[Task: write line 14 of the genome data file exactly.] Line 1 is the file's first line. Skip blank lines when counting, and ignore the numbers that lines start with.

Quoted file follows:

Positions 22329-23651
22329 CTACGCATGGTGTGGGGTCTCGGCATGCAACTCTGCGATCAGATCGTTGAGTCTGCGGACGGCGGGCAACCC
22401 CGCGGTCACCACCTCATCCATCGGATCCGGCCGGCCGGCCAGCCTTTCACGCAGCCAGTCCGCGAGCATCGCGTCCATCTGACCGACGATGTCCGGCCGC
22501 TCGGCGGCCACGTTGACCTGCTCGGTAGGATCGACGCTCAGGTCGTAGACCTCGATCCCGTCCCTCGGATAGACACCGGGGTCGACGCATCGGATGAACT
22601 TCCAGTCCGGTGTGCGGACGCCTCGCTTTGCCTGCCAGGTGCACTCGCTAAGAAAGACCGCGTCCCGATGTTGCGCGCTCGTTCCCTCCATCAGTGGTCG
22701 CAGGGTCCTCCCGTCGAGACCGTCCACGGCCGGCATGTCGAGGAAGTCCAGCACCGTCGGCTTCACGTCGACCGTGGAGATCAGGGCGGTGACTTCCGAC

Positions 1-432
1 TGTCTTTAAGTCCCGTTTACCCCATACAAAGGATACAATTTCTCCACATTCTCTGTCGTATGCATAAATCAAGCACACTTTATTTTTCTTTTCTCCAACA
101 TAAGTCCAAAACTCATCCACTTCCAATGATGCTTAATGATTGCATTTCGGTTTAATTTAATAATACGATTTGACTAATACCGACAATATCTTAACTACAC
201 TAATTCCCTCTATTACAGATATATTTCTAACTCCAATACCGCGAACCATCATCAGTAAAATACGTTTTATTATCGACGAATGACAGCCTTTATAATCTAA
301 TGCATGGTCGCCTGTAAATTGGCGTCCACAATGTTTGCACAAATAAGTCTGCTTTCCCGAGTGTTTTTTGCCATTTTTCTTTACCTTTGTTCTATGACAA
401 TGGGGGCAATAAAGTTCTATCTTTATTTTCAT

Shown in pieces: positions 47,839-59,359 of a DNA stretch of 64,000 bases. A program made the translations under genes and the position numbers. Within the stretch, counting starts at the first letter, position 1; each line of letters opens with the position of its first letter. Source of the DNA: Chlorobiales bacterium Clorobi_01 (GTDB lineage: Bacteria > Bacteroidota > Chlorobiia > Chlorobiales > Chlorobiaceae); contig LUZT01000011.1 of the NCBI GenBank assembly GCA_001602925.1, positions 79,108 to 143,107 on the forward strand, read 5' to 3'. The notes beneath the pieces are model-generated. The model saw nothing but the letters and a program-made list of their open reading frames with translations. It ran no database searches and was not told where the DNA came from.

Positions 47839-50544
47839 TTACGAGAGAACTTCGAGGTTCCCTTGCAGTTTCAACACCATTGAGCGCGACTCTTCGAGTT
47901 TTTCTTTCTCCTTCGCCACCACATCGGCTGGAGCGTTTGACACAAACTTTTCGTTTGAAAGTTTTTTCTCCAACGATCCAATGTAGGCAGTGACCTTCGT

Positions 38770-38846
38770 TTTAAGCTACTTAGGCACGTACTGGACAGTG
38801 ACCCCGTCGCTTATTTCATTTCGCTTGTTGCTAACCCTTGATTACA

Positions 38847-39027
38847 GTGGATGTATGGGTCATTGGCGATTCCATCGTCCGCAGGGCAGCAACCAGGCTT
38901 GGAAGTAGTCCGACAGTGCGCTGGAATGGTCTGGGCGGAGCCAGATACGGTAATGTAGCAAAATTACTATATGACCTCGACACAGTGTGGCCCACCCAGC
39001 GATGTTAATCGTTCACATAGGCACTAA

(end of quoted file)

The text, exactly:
Positions 47839-50544